Holland America Bypasses Molokai -- Again

Controversial port call is cut after Coast Guard orders Statendam to rescue yacht passengers; next visit planned for April

By: Michele Kayal

Holland America’s Statendam, which plans to be the first major cruise vessel to call on the Hawaiian island of Molokai, was forced to cancel its scheduled visit Jan. 22. The change, which occurred after the U.S. Coast Guard asked the ship for emergency aid, was second time in three weeks that the controversial visit was canceled.

The ship had to cut one Hawaii port call because it lost a day’s travel while helping three passengers aboard a private yacht. A Holland America spokeswoman, Rose Abello, said Molokai was most logical elimination.

“We have a track record in the other ports of getting the people in and we know what kind of experience they’re going to have,” Abello said. “All of Molokai is an unknown because we haven’t been there yet. So when we look at dropping a port, we want to make sure the rest of the experience is as good as we can make it.”

On Dec. 28 the Statendam anchored off shore, but high winds prevented passengers from coming on land. Holland America will get two more chances to call on Molokai this year, with stops planned in April and November.

The ship’s arrival has been controversial on the small island, prized by locals and visitors for its rural charm and Old Hawaii feel. Many residents say they are happy to have a new source of industry on Molokai, where unemployment is the highest in the state. But others fear the island does not have the facilities to handle the 1,000 visitors who were expected to come ashore, and that cruise ships will ruin the island’s rural nature and damage its delicate reef.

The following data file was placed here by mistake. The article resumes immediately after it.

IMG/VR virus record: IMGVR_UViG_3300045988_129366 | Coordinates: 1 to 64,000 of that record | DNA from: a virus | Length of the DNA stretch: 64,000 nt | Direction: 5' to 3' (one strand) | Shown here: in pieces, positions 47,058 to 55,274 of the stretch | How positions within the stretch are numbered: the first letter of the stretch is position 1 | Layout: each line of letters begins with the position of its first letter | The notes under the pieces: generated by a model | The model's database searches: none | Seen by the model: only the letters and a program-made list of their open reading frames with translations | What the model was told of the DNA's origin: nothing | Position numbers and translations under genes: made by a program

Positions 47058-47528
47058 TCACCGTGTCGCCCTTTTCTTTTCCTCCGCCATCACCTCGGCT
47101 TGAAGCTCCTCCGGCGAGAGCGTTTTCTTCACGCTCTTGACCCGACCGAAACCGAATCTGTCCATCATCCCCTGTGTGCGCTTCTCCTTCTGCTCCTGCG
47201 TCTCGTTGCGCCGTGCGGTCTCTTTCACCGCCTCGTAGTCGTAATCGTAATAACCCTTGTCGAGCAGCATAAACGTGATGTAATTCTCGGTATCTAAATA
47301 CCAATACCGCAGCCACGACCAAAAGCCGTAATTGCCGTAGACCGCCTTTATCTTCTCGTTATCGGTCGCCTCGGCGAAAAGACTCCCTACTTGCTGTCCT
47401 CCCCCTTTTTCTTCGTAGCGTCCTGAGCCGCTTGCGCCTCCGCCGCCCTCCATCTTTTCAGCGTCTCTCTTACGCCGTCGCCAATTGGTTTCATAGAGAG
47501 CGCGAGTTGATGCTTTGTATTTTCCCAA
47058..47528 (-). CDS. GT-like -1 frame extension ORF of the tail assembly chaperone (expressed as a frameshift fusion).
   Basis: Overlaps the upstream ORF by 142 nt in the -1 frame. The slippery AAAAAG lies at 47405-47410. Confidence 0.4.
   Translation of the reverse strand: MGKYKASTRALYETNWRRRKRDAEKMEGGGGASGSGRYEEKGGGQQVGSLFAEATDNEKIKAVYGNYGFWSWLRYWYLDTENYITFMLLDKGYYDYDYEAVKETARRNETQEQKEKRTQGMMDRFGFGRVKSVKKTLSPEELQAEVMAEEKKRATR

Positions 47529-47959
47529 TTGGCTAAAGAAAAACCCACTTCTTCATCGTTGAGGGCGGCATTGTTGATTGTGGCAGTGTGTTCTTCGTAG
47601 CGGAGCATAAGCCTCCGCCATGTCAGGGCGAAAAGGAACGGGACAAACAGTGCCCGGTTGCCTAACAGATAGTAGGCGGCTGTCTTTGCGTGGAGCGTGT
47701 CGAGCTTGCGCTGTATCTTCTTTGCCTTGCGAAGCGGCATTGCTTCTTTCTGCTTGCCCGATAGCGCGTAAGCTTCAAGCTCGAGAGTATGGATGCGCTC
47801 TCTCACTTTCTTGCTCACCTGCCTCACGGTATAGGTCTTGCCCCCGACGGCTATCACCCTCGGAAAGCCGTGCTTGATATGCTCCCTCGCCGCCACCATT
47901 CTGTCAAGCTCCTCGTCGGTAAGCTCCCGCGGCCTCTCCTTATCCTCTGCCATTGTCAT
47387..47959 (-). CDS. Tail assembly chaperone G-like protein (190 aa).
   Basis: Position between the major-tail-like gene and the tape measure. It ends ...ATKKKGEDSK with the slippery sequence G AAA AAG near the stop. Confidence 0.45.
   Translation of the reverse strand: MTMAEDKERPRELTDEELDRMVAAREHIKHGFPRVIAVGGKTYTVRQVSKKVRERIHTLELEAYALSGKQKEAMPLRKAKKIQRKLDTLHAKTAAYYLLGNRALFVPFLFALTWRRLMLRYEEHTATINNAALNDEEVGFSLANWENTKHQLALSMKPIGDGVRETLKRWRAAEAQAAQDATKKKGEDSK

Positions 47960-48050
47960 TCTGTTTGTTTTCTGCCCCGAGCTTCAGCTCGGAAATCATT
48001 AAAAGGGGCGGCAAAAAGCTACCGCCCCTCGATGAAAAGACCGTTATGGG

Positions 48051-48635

The boosters have said that they will support the cruise line’s future visits with festivities and crafts fairs, noting that the port calls are a good way to grow Molokai’s tourism industry without building more hotels.

“If people come over to Molokai for the day, they’re going to come back and stay,” said Sandy Beddow, director of the Molokai Visitors Association.

Beddow estimates the economic impact at $131,000 per visit.

As the ship sat off shore on Dec. 28, a reported 100 or more protesters lined the dock with signs that read “No Aloha for Cruise Ships” and other slogans.

Holland America executives said they added Molokai to the itinerary because many of the people on its 15- and 16-day Hawaii cruises are repeaters, and Molokai offers new sites and activities.

“From what I can see, the Molokai call is going to be very successful,” said David Giersdorf, HAL’s senior vice president for marketing and sales. “The guests are looking forward to us going there, the governor, the mayor of Maui County, the business people are looking forward to us coming and welcoming our guests.”

He said there are no immediate plans to expand the number of calls scheduled for Molokai each year.